Thursday, May 18, 2006

'Eurasian Union Of Youth' Disrupts Russia-NATO Photo Exhibition Held At Moscow's Foreign Literature Library

"A group of protesters tried to disrupt the opening of a Russia-NATO photo exhibition in Moscow Thursday by attempting to seize microphones from officials attending the ceremony and shouting anti-NATO slogans, the RIA Novosti news agency reports. Calling themselves representatives of a Eurasian Union of Youth, young people shouted “NATO is worse than the Gestapo!” “NATO is Russia’s enemy!” and “Kill NATO. NATO is Death!”

The protesters demanded that the Hague Tribunal condemn NATO’s “aggression against 21 countries.” The director of the Foreign Literature Library, which is hosting the exhibition, said the protesters were insane.

“These are insane people who prevent us from joining hands,” Yekaterina Geniyeva said. “Today we had a vivid lesson of the threats we face in this world. One of them is the ever-growing hatred, fascism and xenophobia.”

Earlier this month several anti-NATO rallies, prompted by promotional campaign “NATO-Russia Rally 2006: What Binds Us Together” have been held in several big cities across Russia. On May 11, dozens staged protest against NATO enlargement in the far eastern city of Vladivostok. Wednesday, an unsanctioned rally was held in Volgograd.

The Russian government has worked with NATO for more than a decade, but polls show that many Russians continue to question the alliance’s motives in accepting new member states that were once part of or allied to the Soviet Union."...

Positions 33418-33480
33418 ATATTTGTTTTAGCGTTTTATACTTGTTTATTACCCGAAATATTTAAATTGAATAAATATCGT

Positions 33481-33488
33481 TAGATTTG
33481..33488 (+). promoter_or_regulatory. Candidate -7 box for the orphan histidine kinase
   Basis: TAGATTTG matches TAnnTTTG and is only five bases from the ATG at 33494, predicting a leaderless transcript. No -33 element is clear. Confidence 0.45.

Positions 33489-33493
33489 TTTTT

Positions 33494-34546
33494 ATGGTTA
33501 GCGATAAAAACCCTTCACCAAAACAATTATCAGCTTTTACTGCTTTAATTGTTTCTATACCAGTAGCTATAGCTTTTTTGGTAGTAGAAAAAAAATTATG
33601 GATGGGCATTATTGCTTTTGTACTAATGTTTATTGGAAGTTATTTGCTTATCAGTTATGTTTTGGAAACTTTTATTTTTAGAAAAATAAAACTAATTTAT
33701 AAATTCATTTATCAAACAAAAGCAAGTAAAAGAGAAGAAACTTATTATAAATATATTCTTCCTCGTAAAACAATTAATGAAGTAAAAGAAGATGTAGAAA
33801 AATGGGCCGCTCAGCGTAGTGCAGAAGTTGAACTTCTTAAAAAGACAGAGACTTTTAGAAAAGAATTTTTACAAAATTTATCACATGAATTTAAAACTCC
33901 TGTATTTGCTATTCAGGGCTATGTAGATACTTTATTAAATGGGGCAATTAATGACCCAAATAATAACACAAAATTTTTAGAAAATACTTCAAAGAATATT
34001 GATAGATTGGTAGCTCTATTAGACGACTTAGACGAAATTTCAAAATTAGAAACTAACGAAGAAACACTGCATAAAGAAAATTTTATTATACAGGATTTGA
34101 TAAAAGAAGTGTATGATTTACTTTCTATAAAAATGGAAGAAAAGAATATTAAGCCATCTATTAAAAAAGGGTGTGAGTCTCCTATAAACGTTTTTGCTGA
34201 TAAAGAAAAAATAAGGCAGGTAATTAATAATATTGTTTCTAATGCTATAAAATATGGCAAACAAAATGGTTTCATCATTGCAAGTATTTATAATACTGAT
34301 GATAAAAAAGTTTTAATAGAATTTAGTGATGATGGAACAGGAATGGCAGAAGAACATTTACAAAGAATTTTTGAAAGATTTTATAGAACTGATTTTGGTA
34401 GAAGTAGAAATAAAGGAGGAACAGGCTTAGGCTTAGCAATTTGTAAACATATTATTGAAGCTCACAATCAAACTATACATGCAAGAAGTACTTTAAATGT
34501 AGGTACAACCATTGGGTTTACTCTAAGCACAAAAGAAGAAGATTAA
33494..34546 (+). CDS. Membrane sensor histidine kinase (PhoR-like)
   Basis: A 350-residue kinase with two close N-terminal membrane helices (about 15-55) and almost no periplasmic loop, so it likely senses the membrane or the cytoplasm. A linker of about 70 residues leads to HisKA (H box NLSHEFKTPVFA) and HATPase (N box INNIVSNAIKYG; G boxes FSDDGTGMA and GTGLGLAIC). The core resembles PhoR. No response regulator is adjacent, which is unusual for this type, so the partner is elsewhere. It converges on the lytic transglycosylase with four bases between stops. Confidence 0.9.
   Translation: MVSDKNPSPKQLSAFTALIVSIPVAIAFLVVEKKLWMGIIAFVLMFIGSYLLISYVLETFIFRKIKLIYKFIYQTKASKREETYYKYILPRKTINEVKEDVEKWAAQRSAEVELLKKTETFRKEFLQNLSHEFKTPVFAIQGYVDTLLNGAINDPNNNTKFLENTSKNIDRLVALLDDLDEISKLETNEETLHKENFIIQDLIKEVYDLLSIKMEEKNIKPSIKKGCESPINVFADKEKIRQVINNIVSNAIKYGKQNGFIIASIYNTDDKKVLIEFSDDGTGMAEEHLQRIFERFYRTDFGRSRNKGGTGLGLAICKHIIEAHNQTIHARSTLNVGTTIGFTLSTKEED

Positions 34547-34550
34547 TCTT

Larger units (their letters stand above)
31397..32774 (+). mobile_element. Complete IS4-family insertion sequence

MosNews "Anti-NATO Protesters Seek to Disrupt Russia-NATO Photo Exhibition" May 18, 2006

Eurasian hatred of NATO dates back to 1999 when NATO jets bombed Novi Sad and Belgrad, Serbia; following the massive expulsions by Serbs of ethnic Albanians living in the autonomous republic of Kosovo. After the NATO bombing campaign, NATO and Russian peacekeepers where stationed in Kosovo, the Former Yugoslavia. The hatred was gravely compounded following the Anglo-American led invasion of Iraq, in 2003, which has led to the loss of scores of thousands of innocent Iraqi civilian lives. Pacifism is more deeply ingrained in the consciousnesses of citizens of the Former Soviet Union (which lost 26 million citizens in World War II), China, India, and Japan, than it is in parts of America, Canada, England, and Western Europe.

Photo credit: Roma Sud-ovest social forum [Rome South-west Social Forum] With thanks.


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